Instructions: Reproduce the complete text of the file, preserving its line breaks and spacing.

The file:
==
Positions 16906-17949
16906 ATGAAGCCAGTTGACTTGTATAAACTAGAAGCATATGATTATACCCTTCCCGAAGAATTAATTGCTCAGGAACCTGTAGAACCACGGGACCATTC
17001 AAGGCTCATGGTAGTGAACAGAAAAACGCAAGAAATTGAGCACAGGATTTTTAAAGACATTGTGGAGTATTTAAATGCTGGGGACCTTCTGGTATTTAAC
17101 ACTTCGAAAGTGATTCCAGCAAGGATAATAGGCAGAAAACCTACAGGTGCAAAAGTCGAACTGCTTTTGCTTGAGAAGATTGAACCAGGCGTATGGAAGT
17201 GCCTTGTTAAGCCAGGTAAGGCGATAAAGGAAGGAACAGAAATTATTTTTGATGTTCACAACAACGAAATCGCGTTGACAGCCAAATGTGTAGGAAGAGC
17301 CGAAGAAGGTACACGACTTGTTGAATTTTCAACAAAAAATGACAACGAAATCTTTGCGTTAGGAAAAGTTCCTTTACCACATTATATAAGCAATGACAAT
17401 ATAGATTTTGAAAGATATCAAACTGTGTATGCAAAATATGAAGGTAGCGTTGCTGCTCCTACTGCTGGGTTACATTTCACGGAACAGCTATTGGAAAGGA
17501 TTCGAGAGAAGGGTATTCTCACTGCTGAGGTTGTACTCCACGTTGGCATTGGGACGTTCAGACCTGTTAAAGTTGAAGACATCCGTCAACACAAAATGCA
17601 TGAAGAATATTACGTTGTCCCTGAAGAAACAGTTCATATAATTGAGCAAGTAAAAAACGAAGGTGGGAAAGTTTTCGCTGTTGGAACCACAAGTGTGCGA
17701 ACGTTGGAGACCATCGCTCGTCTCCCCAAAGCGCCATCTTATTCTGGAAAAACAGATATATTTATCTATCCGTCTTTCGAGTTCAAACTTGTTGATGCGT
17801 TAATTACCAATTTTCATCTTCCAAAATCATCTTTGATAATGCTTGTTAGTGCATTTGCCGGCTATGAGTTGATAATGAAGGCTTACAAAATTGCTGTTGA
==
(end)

Positions 16906-17949
16906 ATGAAGCCAGTTGACTTGTATAAACTAGAAGCATATGATTATACCCTTCCCGAAGAATTAATTGCTCAGGAACCTGTAGAACCACGGGACCATTC
17001 AAGGCTCATGGTAGTGAACAGAAAAACGCAAGAAATTGAGCACAGGATTTTTAAAGACATTGTGGAGTATTTAAATGCTGGGGACCTTCTGGTATTTAAC
17101 ACTTCGAAAGTGATTCCAGCAAGGATAATAGGCAGAAAACCTACAGGTGCAAAAGTCGAACTGCTTTTGCTTGAGAAGATTGAACCAGGCGTATGGAAGT
17201 GCCTTGTTAAGCCAGGTAAGGCGATAAAGGAAGGAACAGAAATTATTTTTGATGTTCACAACAACGAAATCGCGTTGACAGCCAAATGTGTAGGAAGAGC
17301 CGAAGAAGGTACACGACTTGTTGAATTTTCAACAAAAAATGACAACGAAATCTTTGCGTTAGGAAAAGTTCCTTTACCACATTATATAAGCAATGACAAT
17401 ATAGATTTTGAAAGATATCAAACTGTGTATGCAAAATATGAAGGTAGCGTTGCTGCTCCTACTGCTGGGTTACATTTCACGGAACAGCTATTGGAAAGGA
17501 TTCGAGAGAAGGGTATTCTCACTGCTGAGGTTGTACTCCACGTTGGCATTGGGACGTTCAGACCTGTTAAAGTTGAAGACATCCGTCAACACAAAATGCA
17601 TGAAGAATATTACGTTGTCCCTGAAGAAACAGTTCATATAATTGAGCAAGTAAAAAACGAAGGTGGGAAAGTTTTCGCTGTTGGAACCACAAGTGTGCGA
17701 ACGTTGGAGACCATCGCTCGTCTCCCCAAAGCGCCATCTTATTCTGGAAAAACAGATATATTTATCTATCCGTCTTTCGAGTTCAAACTTGTTGATGCGT
17801 TAATTACCAATTTTCATCTTCCAAAATCATCTTTGATAATGCTTGTTAGTGCATTTGCCGGCTATGAGTTGATAATGAAGGCTTACAAAATTGCTGTTGA